How to: Plank
Primary Muscles Used:Abs, Transverse Abdominis
Exercise Families:Trunk Anti-Extension
- Start by placing your forearms (wrist to elbow) firmly on the mat, ensuring that your elbows are directly below your shoulders. Extend both legs behind you and elevate your hips off the mat, resting on the balls of your feet. Brace your abdominals and ensure that your spine remains in a neutral position. Hold this position for the specified amount of time, breathing deeply throughout.
Planks are a full-body bodyweight exercise, which means you can strengthen your whole body anywhere without needing any equipment at all. Planks don't just strengthen multiple muscle groups though, they can also improve your skeletal strength.
Other benefits of planks include:
Improving your posture, by strengthening the muscles that support your spine.
Helping you develop both strength and endurance. It might not seem like it, compared to a long run or session on the rower, but trying to hold a plank position for any amount of time is more taxing than it looks!
Plus, improving your plank is a great first step to mastering a range of key bodyweight exercises. Many exercises including push-ups, commandos, shoulder taps and mountain climbers start in a plank position.
What muscles do planks work?
Planks primarily strengthen your core muscles including your transverse abdominus, rectus abdominis and obliques; but because they involve your full body to hold the position, you also engage your arms, glutes, quads and more.
How long should you hold a plank?
There is no set ideal amount of time to hold a plank - it will vary for everyone depending on your current strength and fitness levels. Generally, aim to hold a plank long enough to challenge yourself without holding it for so long that your form starts to break down.
If you’re holding a plank as part of a circuit workout, aim for the length of time specified, but switch to a knee plank or take a break if you’re starting to notice your form deteriorating.
Common mistakes to avoid
The plank looks like an incredibly simple exercise to perform, but you still need to take care to avoid a couple of mistakes to get the most out of the exercise and minimise your chances of injury. Common mistakes to watch out for are:
Letting your lower back collapse. This is one of the most common mistakes, and can lead to injury if you don’t watch out for it. To avoid it, imagine that you're drawing your belly button in towards your spine to keep your lower back engaged.
Looking up or forward. It’s important to keep a neutral spine when you perform a plank, but as soon as you start tilting your neck to look up or forward, you lose it. Keep your neck in line with your spine by looking directly down at the floor.
Holding your breath: as with any exercise, it’s important to breathe!
Focusing on the time instead of your form. A 30 second plank done with proper form is much better for you than letting your form suffer trying to set a new personal record. You may find you will actually improve faster if you focus on form first.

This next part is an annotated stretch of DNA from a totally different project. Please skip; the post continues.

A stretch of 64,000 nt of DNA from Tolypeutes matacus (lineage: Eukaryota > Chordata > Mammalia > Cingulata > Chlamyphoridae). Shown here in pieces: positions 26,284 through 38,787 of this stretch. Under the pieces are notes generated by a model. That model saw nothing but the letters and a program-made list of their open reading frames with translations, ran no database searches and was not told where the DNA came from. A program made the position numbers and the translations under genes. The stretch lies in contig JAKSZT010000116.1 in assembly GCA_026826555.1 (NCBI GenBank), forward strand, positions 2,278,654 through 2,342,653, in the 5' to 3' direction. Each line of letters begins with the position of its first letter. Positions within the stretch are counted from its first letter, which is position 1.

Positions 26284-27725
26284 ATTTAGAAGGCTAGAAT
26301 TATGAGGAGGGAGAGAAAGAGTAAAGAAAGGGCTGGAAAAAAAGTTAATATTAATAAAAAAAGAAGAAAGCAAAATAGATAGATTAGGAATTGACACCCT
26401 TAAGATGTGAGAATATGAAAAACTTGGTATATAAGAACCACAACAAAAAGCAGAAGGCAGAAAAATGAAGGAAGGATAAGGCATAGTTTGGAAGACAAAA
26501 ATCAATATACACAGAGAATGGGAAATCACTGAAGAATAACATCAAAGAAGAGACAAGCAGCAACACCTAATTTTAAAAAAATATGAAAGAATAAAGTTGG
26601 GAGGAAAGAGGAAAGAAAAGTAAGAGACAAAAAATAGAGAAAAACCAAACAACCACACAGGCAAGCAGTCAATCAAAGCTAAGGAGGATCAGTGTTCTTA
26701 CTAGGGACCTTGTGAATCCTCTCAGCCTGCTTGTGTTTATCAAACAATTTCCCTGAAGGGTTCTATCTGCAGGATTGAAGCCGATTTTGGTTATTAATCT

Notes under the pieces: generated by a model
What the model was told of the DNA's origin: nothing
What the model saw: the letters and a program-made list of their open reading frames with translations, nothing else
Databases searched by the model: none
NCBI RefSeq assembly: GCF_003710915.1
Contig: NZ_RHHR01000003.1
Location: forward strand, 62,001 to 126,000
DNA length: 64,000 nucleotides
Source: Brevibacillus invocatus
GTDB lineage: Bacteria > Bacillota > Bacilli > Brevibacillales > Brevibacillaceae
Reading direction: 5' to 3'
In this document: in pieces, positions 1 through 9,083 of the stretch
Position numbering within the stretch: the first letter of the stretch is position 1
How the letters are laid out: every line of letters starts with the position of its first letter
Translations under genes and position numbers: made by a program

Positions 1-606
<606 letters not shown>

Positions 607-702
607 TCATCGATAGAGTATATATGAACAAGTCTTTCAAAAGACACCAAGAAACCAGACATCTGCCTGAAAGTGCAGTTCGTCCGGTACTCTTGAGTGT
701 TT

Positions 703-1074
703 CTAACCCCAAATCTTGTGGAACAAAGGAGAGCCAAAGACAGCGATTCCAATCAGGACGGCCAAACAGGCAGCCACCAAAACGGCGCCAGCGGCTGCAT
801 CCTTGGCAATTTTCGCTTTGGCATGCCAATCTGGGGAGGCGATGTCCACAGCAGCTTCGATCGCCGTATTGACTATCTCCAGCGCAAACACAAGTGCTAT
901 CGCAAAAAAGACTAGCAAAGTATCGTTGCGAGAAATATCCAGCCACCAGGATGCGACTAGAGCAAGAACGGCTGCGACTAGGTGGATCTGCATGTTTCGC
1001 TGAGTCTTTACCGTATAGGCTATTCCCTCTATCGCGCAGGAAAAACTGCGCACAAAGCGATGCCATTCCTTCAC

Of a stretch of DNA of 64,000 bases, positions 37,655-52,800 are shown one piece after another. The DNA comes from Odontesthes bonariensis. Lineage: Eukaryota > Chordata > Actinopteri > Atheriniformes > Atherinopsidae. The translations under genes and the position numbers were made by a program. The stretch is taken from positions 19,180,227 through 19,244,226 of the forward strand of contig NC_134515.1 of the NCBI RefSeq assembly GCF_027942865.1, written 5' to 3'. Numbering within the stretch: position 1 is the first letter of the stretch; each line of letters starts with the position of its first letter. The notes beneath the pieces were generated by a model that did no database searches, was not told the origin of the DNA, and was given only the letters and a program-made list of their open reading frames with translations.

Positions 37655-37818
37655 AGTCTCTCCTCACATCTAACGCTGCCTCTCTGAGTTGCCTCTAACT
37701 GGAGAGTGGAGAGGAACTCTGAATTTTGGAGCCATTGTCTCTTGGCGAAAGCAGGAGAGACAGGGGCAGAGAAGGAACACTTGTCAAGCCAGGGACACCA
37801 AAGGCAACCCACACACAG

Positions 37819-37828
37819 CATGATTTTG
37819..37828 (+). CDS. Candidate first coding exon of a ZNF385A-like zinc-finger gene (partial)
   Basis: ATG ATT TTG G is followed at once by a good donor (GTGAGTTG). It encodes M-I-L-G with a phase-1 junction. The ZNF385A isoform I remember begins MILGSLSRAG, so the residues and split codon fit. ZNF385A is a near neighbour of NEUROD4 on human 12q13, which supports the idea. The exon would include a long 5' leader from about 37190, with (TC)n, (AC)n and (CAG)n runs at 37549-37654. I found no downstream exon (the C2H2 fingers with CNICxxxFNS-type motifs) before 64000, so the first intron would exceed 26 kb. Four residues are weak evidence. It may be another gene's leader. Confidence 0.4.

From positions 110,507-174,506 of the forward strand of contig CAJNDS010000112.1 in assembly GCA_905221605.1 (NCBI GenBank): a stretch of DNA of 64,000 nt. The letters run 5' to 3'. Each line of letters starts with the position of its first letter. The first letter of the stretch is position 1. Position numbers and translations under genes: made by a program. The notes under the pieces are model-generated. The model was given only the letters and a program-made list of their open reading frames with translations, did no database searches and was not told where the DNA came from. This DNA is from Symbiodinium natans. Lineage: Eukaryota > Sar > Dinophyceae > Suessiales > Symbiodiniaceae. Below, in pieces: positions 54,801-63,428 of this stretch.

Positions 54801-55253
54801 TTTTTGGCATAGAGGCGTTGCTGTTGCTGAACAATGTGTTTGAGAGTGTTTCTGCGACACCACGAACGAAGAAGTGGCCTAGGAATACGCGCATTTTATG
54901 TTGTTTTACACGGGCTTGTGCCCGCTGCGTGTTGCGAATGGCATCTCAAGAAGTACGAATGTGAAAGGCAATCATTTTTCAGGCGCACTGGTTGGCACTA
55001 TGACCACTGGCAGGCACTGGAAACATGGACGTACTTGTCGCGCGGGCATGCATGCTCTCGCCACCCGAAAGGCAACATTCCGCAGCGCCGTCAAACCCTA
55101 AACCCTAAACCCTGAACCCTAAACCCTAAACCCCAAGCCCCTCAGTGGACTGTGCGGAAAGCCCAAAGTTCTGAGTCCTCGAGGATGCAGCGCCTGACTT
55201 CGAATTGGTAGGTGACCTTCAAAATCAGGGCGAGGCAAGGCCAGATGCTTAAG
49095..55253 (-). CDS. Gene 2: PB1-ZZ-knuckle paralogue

Plank variations and alternatives
If you're finding it a challenge to hold a plank for any amount of time, the best alternative is to perform a knee plank instead. The only change you need to make is to keep your knees on the floor instead of your toes.
To add a little more variety or make your planks more challenging, try any of these plank alternatives:
High plank: hold the plank position with the palms of your hands on the ground and your arms straight. Combined with the different angle, this plank variation increases the difficulty slightly.
Side plank: try the side plank to engage your obliques throughout the exercise.
Plank with toe raise: To perform a plank with toe raise, start in a low plank position and alternate lifting one leg at a time for as many reps as you want.
Single leg plank: similar to the plank with leg raise, though in this variation you hold the plank position with one leg raised for a set amount of time (like 30 seconds) before switching legs.
Plank with arm raise: This is just like the plank with leg raise, but you’ll be lifting your arms one at a time instead of your legs. Start in the forearm plank position.
Inchworm: to perform an inchworm, start in a standing position and bend forward at the hips to place your hands on the floor in front of you. Walk your hands forward until you reach a high plank position, then return to the starting position.
Mountain climbers: try this alternative for a tougher abs exercise that also gets your heart rate up.
Alternative Exercises for Abs
* Disclaimer: This blog post is not intended to replace the advice of a medical professional. The above information should not be used to diagnose, treat, or prevent any disease or medical condition. Please consult your doctor before making any changes to your diet, sleep methods, daily activity, or fitness routine. Sweat assumes no responsibility for any personal injury or damage sustained by any recommendations, opinions, or advice given in this article.